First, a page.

For the past couple years, researchers in a San Francisco-based AI Lab operated by Autodesk, maker of AutoCAD and other 3D design software, have been teaching a robot to play with toys.

Teaching might not be the right word. More accurately, the researchers have equipped their robot, which they’ve dubbed Brickbot, with the tools to teach itself how to assemble Lego blocks using the same learning techniques as a child.

It sounds straightforward, but the task of enabling a robot to learn like a human — even a pint-sized one — is immense.

“It’s a complex challenge,” an Autodesk spokesperson told me. “The project … relies on sensor data and machine learning to enable a robot to infer what’s going on in its environment, then adapt on the fly to accomplish an assigned task.”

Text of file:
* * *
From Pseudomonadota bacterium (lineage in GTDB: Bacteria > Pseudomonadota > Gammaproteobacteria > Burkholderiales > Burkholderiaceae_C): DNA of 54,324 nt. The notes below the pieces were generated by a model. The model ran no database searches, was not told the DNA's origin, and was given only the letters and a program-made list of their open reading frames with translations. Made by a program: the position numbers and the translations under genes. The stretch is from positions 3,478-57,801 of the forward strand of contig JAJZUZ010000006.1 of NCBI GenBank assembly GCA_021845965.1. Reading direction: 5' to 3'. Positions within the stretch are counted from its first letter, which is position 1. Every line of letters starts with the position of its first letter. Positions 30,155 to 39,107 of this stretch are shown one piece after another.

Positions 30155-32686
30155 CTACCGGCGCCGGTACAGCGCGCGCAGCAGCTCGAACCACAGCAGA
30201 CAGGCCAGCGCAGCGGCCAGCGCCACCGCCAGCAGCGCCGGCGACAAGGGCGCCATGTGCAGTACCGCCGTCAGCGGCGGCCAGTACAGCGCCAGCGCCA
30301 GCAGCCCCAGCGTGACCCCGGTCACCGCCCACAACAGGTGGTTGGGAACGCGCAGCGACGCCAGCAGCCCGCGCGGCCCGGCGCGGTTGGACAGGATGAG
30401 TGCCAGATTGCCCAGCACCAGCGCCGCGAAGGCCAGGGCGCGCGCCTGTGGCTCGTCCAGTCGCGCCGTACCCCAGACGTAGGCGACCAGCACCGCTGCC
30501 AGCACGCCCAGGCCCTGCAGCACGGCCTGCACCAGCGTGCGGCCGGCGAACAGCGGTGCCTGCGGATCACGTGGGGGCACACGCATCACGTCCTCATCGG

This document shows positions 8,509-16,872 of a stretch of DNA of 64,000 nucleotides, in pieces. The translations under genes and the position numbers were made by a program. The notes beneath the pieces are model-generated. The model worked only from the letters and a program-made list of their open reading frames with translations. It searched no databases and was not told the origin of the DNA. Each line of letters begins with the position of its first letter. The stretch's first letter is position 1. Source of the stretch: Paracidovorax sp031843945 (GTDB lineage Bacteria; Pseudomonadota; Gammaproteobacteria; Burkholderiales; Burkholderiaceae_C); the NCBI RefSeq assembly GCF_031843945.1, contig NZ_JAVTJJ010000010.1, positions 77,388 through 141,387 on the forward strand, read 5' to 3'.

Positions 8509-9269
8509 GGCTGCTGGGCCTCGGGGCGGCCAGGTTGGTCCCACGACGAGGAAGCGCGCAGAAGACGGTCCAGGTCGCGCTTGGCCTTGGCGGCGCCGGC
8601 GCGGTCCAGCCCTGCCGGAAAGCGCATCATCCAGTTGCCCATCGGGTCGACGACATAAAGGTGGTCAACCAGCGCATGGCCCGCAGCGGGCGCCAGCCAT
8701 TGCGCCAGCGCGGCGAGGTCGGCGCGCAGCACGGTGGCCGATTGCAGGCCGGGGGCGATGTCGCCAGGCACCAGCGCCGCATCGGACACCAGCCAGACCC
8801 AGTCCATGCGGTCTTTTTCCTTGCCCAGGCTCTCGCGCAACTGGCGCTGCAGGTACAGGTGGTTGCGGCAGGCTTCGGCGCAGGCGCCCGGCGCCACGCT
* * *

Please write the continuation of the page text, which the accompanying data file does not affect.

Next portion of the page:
Robots are well-suited to following strict protocols, but that limits their usefulness. Currently, programming robots on an industrial line is very labor-intensive. A new generation of collaborative robots has made the task easier for many light industrial applications, but working with robots on a line is still the domain of specialists.

Equipping robots to learn on their own could unlock new levels of productivity while aiding the spread of automation by lowering the cost of entry.

Of course, any project like this also raises all kinds of questions about how far machine learning for robotic applications will progress before we humans start to get a little uncomfortable.

The project began with two industrial robotic arms, to which the researchers added cameras and…

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